President Donald Trump again boasted about his performance on a cognitive test and disputed critics who said passing the test was not a great accomplishment because the questions are designed to help identify signs of dementia or cognitive impairment.
"The first questions are very easy," Trump conceded in an interview with Fox News on Wednesday. But, he said, "The last questions are much more difficult. Like a memory question. It's like, you'll go, 'Person, woman, man, camera, TV.' So they say, 'Could you repeat that?'"
"And you go, 'Person, woman, man, camera TV.' They say, 'That's amazing. How did you do that?'"
Trump and his campaign have said the presumptive Democratic nominee Joe Biden, 77, is showing signs of cognitive decline. The president, 74, has said Biden could not pass the same cognitive test he passed in 2018 amid rampant speculation that he was himself mentally unfit to lead the country.
FDR: “the only thing we have to fear is fear itself”
Kennedy: “ask not what your country can do for you”
Trump: “person, woman, man, camera, TV” pic.twitter.com/Zlg6SC9ulr
— Hunter Schwarz (@hunterschwarz) July 23, 2020
"He cannot pass the test I 'aced,'" Trump tweeted on July 2. "He should give it a try!!!"
"He should take the same exact test, a very standard test," Trump told Fox News host Sean Hannity on July 9. "I took it at Walter Reed Medical Center in front of doctors and they were very surprised. They said, 'That’s an unbelievable thing. Rarely does anyone do what you just did.'"
Critics pointed out that the test Trump took, the Montreal Cognitive Assessment, consists of one page and features very basic questions. A version available online includes exercises like drawing a clock and identifying the letter "A."
"Fox News Sunday" host Chris Wallace told Trump he took the test himself and chuckled as he recounted the questions.
"It's not that hardest test," Wallace said. "There's a picture and it says, 'What's that?' and it's an elephant."
Trump told Wallace that was "all misrepresentation."
'The test I aced': What we know about the president's cognitive test
"Yes, the first few questions are easy," Trump said. "But I'll bet you couldn't even answer the last five questions. I'll bet you couldn't. They get very hard, the last five questions."
"Well, one of them was count back from 100 by seven," Wallace replied.
On Wednesday, Trump told Dr. Marc Siegel, a Fox News medical contributor, that Wallace was a "tough cookie."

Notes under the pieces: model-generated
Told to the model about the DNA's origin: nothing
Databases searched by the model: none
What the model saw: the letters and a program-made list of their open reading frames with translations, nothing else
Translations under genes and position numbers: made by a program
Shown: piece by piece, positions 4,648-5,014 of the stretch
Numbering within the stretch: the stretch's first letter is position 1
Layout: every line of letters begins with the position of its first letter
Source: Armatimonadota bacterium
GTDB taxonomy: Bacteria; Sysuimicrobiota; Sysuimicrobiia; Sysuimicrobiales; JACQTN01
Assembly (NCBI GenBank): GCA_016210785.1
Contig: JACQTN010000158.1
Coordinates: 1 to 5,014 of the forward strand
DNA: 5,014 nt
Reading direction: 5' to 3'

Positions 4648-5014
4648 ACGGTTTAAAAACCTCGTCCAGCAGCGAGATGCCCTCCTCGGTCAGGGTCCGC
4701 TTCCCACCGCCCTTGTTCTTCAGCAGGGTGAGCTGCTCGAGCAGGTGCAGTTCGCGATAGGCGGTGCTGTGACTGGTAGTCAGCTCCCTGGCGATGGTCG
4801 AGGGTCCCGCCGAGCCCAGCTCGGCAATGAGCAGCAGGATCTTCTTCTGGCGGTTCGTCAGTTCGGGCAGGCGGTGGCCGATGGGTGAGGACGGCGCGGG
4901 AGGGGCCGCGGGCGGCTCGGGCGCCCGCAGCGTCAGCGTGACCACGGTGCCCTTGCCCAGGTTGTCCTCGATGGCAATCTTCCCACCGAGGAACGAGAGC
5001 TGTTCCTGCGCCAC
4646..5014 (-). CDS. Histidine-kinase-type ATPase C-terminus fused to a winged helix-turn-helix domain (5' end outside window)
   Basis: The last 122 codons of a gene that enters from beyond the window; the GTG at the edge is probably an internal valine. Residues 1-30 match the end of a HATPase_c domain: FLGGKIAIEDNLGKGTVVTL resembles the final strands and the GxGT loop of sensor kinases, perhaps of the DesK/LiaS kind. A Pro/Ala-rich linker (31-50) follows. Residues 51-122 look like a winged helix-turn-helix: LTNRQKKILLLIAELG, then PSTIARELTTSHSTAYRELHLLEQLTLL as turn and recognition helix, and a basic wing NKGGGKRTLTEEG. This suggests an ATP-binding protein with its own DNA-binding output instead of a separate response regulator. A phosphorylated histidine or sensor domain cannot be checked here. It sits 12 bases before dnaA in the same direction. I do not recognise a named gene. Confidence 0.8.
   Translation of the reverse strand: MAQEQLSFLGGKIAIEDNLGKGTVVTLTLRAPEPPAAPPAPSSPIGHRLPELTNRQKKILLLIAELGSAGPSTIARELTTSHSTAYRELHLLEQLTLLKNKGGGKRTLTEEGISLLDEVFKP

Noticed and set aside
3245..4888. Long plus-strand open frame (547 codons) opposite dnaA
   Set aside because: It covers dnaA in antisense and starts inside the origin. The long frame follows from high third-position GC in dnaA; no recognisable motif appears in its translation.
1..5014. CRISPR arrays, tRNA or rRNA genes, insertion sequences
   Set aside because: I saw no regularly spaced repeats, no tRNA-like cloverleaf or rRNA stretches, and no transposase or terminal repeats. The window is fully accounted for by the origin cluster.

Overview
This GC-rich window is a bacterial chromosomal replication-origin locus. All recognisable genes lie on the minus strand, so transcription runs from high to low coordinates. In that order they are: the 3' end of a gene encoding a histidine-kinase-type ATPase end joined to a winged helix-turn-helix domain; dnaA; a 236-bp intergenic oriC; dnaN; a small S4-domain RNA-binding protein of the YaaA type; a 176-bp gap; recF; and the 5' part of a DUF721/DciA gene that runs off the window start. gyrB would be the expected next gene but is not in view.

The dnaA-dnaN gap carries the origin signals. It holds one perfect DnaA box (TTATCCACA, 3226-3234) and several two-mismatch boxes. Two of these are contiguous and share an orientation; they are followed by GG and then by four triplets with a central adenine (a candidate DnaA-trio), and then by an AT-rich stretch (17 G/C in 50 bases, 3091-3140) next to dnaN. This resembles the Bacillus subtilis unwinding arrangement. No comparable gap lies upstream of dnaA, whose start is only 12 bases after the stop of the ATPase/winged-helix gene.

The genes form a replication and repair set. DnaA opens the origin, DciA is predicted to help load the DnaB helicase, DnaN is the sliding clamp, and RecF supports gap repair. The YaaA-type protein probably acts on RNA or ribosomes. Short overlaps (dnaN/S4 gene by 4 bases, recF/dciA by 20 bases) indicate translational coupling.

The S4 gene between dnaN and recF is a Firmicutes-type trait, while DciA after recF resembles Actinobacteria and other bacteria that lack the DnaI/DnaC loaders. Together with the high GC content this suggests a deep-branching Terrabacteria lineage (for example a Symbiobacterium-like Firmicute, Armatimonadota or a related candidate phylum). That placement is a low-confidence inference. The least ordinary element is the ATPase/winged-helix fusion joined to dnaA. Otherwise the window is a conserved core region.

Siegel asked Trump what voters should know about Biden's health.
Trump said a president needs "stamina" and "mental health" because "you have so much fake news."
"First, they'd say, he wants to take over the world. He's going to take over the world. He's a dictator. The next day, they'll say, he is crazy. The next day, they'll say, oh, he is incompetent. The next day, they'll say something," he said.
'I don't think I'm fake news': Highlights from Chris Wallace's contentious interview with Trump
Trump spoke at length on the "memory" and "delayed recall" portion of the test, which he considered the challenging part.
"They give you five names, and you have to repeat them, and that's OK," he said. "But then when you go back about 20 to 25 minutes later, and they say go back to that question, then I'll tell you this – go back to that question and repeat them."
"Can you do it?" he challenged Siegel.
In, the version of the test available online, the subject is asked to repeat a list of five words. When that is done, the subject is given the words again and asked to repeat them a second time. The person administering the test then advises the subject they will be asked to recall the words again at the end of the test.
Though Trump said he had to go back and answer the questions "20 to 25 minutes later," the test time is listed as taking "approximately 10 minutes." While he claims "you get extra points" if you repeated the words in order, the test instructions include a script to be read, which tells the subject, "It doesn’t matter in what order you say them."
Trump said he was able to pass the test "because I have, like, a good memory, because I'm cognitively there."
"Now, Joe should take that test because something is going on. And I say this with respect. I mean, it's going to probably happen to all of us, right? You know, it's going to happen," he said. "But we can't take a chance of it happening when you're dealing with Russia."
Several recent polls have shown that Trump's attempts to paint Biden as unfit have not been very successful with voters. A Fox News poll published Sunday found 39% thought Biden lacked the "mental soundness to serve effectively as president," compared to a 51% majority who said the same of Trump.
Trump was widely mocked on social media for his repetition of the "person, woman, man, camera, TV" mantra in Wednesday's interview.
"'Person, Woman, Man, Camera, TV' was the title of my third album. It had a Talking Heads vibe," tweeted David Corn of Mother Jones.
"I believe in free health care for every person, woman, man, camera, TV," said actor Will Arnett.
"Barack Obama had to be a double Ivy League graduate, President of the Harvard Law Review, a constitutional law professor, a bestselling author, and a United States Senator. Trump had to remember five words in order," tweeted CNN contributor Keith Boykin.
Person. Man. Woman. Camera. TV.
American. Voters. Elect. Biden. Please.
— Ana Navarro-Cárdenas (@ananavarro) July 23, 2020
It’s an hour later and I’d just like to say this: person woman man camera tv
Am I President yet?
— Ed Solomon (@ed_solomon) July 23, 2020
Trump: Person, woman, man, camera, TV
Me: Brick, are you just looking at things in the office and saying that you love them?
— Jason Kander (@JasonKander) July 23, 2020
This article originally appeared on USA TODAY: Trump again boasts about performance on 'difficult' cognitive test